When the US sneezes...
- Delia du Toit
Different nations’ responses to the pandemic should serve as a warning to exercise extreme caution in choosing leaders.
As Covid-19 took hold in Wuhan, China, in December 2019 and the city was quarantined and locked down, experts the world over fiercely debated the ethics and effectiveness of such measures.
And, as the virus rapidly spread across the world in the following months, different nations and their leaders’ responses ran the gamut – some enforced strict lockdowns, others seemingly ignored the threat, and headlines of dubious decisions ran almost daily.
In Colombia, the days that residents could leave the house depended on their ID number; President Alexander Lukashenko of Belarus recommended vodka and saunas as protective measures; while Sweden only began instituting lockdown restrictions in December. US President Donald Trump, at one point, speculated publicly on whether injecting disinfectants could kill the virus, leading some disinfectant manufacturers to promptly issue statements warning against ingesting their products.
South Africa was lauded for its early response to the pandemic and later criticised for some bizarre decisions, such as banning tobacco and alcohol, and widespread corruption that dampened relief efforts.
Narcissism trumps science
It soon became clear that some leaders and countries fared better than others, though the issue is much more complex than mere governance. In broad strokes, those leaders who are egotistical and right-wing, including Trump and Brazil’s President Jair Bolsonaro, tended to favour denialism and put the economy before lives – and lead in infections and deaths, says Professor Lawrence Hamilton, National Research Foundation/British Academy Bilateral Research Chair in Political Theory at Wits and Cambridge University.
“Countries and leaders that were organised and empathetic in their approach and followed scientific guidance, such as South Korea, New Zealand and Finland, were able to control the spread of the virus and fake news from the outset,” says Hamilton.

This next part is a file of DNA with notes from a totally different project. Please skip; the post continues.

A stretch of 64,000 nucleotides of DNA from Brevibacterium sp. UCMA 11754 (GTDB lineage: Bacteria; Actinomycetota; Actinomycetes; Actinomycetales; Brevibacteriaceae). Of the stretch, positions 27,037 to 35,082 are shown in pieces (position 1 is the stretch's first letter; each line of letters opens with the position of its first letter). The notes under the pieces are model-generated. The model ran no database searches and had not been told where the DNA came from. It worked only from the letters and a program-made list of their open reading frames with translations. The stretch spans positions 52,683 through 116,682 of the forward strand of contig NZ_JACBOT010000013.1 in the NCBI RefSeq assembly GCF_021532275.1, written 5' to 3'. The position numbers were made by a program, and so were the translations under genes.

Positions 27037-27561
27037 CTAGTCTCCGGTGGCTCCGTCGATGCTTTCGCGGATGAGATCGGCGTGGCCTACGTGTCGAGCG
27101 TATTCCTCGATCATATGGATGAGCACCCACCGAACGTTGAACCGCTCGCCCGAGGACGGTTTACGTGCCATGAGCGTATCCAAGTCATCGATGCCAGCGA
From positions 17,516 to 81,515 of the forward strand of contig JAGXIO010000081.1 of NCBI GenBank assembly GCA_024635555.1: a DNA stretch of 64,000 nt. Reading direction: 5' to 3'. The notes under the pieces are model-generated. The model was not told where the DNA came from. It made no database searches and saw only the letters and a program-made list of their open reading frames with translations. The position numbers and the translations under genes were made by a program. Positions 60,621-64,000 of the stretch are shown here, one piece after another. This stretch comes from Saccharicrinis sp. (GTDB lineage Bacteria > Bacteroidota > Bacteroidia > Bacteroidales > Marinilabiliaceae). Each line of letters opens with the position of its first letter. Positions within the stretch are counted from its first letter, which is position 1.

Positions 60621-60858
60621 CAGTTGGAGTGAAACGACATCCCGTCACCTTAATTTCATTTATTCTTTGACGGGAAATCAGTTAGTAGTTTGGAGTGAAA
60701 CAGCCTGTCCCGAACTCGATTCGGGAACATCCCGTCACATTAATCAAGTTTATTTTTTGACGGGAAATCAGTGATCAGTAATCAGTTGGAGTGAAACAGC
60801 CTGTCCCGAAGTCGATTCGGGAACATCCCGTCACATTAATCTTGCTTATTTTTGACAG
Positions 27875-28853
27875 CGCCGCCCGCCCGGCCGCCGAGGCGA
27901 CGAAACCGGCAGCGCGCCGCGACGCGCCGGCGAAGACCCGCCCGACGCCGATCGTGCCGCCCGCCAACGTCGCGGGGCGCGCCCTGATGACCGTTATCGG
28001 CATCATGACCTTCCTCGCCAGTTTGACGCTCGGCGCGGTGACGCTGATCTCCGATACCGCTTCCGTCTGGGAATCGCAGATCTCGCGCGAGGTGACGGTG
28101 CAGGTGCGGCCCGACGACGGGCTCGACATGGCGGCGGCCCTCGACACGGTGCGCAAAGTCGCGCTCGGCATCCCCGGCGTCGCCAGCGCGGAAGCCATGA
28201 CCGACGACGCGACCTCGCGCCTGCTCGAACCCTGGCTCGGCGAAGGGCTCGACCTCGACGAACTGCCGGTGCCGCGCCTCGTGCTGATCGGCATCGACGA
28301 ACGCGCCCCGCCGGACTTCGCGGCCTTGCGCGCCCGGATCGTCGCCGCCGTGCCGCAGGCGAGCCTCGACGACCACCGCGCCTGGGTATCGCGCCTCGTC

John Stremlau, Honorary Professor of International Relations at Wits, says these dynamics were at play long before the pandemic. “Covid simply accelerated their effects. Trump is out of sync with the traditions of science and serious inquiry, attempting to discredit the Centers for Disease Control and World Health Organization, and is only interested in himself. Such narcissistic leadership styles were disastrous for managing Covid. These nations became outliers in a time when collective action is the only way to deal intelligently with the problem.”
Indeed, several countries started banning travellers from nations that fared poorly in managing the pandemic. After decades of having one of the most powerful passports in the world, US citizens found themselves barred from much of the world, including the European Union nations, the UK, China, Japan and Australia.
Squabbles dismantle BRICS
At the other end of the spectrum, more open-minded leaders and those that approached the problem with science rather than politics – interestingly, most African countries – were able to solicit support from beyond their borders, says Dr Bob Wekesa, Coordinator of partnerships, research and communications at the African Centre for the Study of the US at Wits.